Another fact which has resurfaced time and again without the significance it deserves relate to the allegations on policemen and paramilitary forces for raping, sexually assaulting, stripping and looting the women in the region. According to an article in The Wire titled ‘Darkness at noon in the liberated zone of Bastar’ “between October 19-24, 2015, 40 women of Peddagelur, Budgicheru and Gundam villages were sexually assaulted, beaten, and stripped by the security forces; two women were gang raped. On 12 January, six women from Kunna village in Sukma district were sexually assaulted and between 11 and 14 January, 13 women were gang raped in Belam Nendra village in Bijapur district. In all these cases, the rapes were accompanied by extreme physical and verbal abuse, and the looting of their homes.” It was only in the last month, these allegations were finally converted into charges when the police was compelled to file FIR against them owing to persistent pressure from lawyers and women activists. The Wire article also notes, “The FIR on the Nendra rapes was filed only on January 21, with the police refusing to record the names of those accused whom the women recognized. A gang of people led by Salwa Judum leader Madhukar Rao surrounded and threatened the rape survivors along with women activists both in Bijapur and in Jagdalpur, and warned them they could not enter Bijapur again.

However, no investigations have been carried out; no arrests have yet been made. Where is the media scrutiny here? Why were there no marches taken out? Where are the candlelight vigils?

Further, the series of events after the filing of FIR is all the more dangerous. Activists, scholars, lawyers and journalists who are speaking up against the barbarity are being systematically hounded out of the region.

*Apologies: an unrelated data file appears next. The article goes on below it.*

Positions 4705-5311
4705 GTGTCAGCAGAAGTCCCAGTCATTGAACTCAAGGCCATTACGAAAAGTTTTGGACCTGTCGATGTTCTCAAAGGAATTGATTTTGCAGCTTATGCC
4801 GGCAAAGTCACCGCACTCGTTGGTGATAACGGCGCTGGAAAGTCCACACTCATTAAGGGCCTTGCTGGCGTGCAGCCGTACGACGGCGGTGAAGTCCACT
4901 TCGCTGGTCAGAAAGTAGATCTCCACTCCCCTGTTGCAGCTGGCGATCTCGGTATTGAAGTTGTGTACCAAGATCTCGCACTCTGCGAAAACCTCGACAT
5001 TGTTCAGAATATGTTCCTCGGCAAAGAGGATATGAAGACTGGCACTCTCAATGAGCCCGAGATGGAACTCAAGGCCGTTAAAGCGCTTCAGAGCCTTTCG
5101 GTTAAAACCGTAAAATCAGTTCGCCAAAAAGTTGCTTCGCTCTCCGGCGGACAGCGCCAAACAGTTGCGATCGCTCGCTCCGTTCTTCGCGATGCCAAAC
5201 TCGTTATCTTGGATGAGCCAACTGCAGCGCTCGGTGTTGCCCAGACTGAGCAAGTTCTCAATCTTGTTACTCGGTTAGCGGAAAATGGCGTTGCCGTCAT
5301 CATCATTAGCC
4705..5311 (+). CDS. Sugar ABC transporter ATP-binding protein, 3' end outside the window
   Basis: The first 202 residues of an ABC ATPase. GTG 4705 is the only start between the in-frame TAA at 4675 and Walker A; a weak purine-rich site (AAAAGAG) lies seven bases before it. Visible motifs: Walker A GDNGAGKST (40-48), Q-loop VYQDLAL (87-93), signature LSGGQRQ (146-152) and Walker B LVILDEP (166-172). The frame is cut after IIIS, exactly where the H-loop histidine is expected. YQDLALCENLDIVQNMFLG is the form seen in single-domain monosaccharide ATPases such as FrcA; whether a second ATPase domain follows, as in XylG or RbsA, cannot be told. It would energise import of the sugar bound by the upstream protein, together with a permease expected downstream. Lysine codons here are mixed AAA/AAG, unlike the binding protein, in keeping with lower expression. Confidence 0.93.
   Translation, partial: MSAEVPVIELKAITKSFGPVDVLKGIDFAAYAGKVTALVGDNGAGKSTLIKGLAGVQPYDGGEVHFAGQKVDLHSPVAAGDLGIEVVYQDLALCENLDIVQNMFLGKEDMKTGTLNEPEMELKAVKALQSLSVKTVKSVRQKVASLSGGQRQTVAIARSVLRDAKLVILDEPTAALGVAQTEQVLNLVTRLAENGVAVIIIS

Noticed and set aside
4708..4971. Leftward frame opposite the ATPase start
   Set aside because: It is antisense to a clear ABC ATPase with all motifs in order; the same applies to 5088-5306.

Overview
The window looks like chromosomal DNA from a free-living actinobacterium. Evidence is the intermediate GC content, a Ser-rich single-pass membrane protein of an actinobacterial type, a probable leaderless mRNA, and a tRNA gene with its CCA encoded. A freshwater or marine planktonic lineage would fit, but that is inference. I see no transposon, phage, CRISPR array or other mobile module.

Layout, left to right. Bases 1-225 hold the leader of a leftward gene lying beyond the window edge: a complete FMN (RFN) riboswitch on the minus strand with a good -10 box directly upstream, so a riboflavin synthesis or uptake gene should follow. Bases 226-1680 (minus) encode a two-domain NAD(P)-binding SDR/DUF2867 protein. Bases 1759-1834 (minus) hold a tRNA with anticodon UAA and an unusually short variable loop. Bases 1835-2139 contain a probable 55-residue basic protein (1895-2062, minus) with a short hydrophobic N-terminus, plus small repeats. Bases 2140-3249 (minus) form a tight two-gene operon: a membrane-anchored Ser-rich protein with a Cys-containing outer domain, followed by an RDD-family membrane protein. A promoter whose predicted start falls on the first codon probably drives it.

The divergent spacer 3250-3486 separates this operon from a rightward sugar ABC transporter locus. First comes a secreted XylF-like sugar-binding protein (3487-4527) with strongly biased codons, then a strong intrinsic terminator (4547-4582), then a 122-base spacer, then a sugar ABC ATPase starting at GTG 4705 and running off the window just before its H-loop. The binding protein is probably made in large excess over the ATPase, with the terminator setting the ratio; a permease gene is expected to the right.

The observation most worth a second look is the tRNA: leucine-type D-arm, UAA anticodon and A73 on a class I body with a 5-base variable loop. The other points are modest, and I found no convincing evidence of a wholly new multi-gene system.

It started with former head of the International Red Cross in Chhattisgarh, Malini Subramaniam, who writes extensively for Scroll on the abuses faced by the people, the protests, the fake encounters and police atrocities in the region. On February 7, the Samajik Ekta Manch warned her not to tarnish the image of the police by demonstrating outside her house and raising slogans. The same night, stones were thrown at her house by unidentified persons. Since then the harassment began. The police took two days to register an FIR and her neighbours who supported her were threatened. Neighbours who supported Subramaniam’s claims were threatened. When a Scroll editor met the State Chief Minister Raman Singh and requested him to intervene, the inspector general of police (IGP) in Bastar, SRP Kalluri, and district superintendent of police RN Dash, visited her house assuring her of her safety and that proper investigation would be carried out. The demonstrations, however, never stopped. Her landlord was summoned from Raipur to Jagdalpur by the police and her domestic help was also subjected to hours of interrogation. A day later, her landlord sent her an eviction notice and demonstrations continued even outside her lawyer’s house. She was compelled to leave.